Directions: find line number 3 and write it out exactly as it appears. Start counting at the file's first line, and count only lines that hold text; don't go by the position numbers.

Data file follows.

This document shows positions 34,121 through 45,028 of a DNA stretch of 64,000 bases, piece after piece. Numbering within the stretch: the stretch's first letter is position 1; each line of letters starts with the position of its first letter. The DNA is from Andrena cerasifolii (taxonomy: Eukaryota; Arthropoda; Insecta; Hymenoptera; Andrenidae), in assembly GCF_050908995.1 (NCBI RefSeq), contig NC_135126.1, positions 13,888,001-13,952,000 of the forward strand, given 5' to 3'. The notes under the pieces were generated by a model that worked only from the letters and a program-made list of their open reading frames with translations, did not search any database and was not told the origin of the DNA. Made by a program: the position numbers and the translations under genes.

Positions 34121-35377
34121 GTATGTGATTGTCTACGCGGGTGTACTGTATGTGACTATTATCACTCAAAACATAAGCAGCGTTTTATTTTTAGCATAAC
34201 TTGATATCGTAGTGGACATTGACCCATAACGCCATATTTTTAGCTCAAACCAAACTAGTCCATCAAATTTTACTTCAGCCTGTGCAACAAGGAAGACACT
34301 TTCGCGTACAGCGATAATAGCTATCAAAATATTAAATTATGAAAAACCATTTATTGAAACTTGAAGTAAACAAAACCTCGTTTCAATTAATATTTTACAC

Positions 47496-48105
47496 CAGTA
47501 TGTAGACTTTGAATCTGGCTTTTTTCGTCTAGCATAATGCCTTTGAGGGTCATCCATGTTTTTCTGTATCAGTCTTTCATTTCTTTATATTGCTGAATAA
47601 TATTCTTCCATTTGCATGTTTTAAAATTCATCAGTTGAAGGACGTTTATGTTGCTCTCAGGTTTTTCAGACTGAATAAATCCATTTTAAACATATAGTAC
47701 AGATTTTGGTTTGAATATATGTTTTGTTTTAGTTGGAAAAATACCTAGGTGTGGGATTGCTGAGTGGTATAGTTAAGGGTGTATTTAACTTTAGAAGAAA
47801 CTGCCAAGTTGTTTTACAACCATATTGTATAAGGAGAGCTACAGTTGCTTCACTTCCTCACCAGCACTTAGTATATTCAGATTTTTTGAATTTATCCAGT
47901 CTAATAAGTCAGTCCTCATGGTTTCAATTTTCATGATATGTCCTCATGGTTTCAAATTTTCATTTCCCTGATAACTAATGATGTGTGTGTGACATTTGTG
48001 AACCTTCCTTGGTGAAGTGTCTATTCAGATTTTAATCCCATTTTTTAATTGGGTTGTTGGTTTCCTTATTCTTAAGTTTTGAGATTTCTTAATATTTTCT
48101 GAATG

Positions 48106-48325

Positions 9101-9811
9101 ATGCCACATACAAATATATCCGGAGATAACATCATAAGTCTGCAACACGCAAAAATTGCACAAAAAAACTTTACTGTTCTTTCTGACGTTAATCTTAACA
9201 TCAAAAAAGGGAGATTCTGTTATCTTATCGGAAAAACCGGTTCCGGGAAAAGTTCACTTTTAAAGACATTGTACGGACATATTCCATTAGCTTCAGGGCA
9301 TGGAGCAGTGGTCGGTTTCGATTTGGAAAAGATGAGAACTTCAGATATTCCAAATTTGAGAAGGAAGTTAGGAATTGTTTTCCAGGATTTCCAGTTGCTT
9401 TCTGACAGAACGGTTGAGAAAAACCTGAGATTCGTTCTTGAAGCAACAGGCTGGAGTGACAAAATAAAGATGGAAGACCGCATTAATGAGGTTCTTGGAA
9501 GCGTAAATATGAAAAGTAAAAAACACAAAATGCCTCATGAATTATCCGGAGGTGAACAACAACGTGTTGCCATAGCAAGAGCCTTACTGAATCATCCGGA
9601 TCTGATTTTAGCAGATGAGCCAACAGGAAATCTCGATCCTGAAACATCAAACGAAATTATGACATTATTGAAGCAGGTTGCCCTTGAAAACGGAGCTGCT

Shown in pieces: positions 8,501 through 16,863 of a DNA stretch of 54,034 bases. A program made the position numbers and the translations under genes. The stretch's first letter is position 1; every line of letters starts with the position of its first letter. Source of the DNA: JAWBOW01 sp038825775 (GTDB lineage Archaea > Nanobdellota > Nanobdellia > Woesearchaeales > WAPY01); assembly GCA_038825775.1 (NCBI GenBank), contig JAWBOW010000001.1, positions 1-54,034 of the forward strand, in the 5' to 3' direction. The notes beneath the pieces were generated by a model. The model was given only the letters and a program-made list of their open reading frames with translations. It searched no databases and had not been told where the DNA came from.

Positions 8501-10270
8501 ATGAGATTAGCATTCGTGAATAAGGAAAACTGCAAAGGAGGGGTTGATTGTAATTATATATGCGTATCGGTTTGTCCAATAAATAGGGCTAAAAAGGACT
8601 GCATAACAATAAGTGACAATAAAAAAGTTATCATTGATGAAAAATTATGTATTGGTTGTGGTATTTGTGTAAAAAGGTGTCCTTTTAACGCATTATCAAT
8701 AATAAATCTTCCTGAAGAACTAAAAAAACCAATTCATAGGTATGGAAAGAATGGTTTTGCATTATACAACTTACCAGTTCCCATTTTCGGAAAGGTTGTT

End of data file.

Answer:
34121 GTATGTGATTGTCTACGCGGGTGTACTGTATGTGACTATTATCACTCAAAACATAAGCAGCGTTTTATTTTTAGCATAAC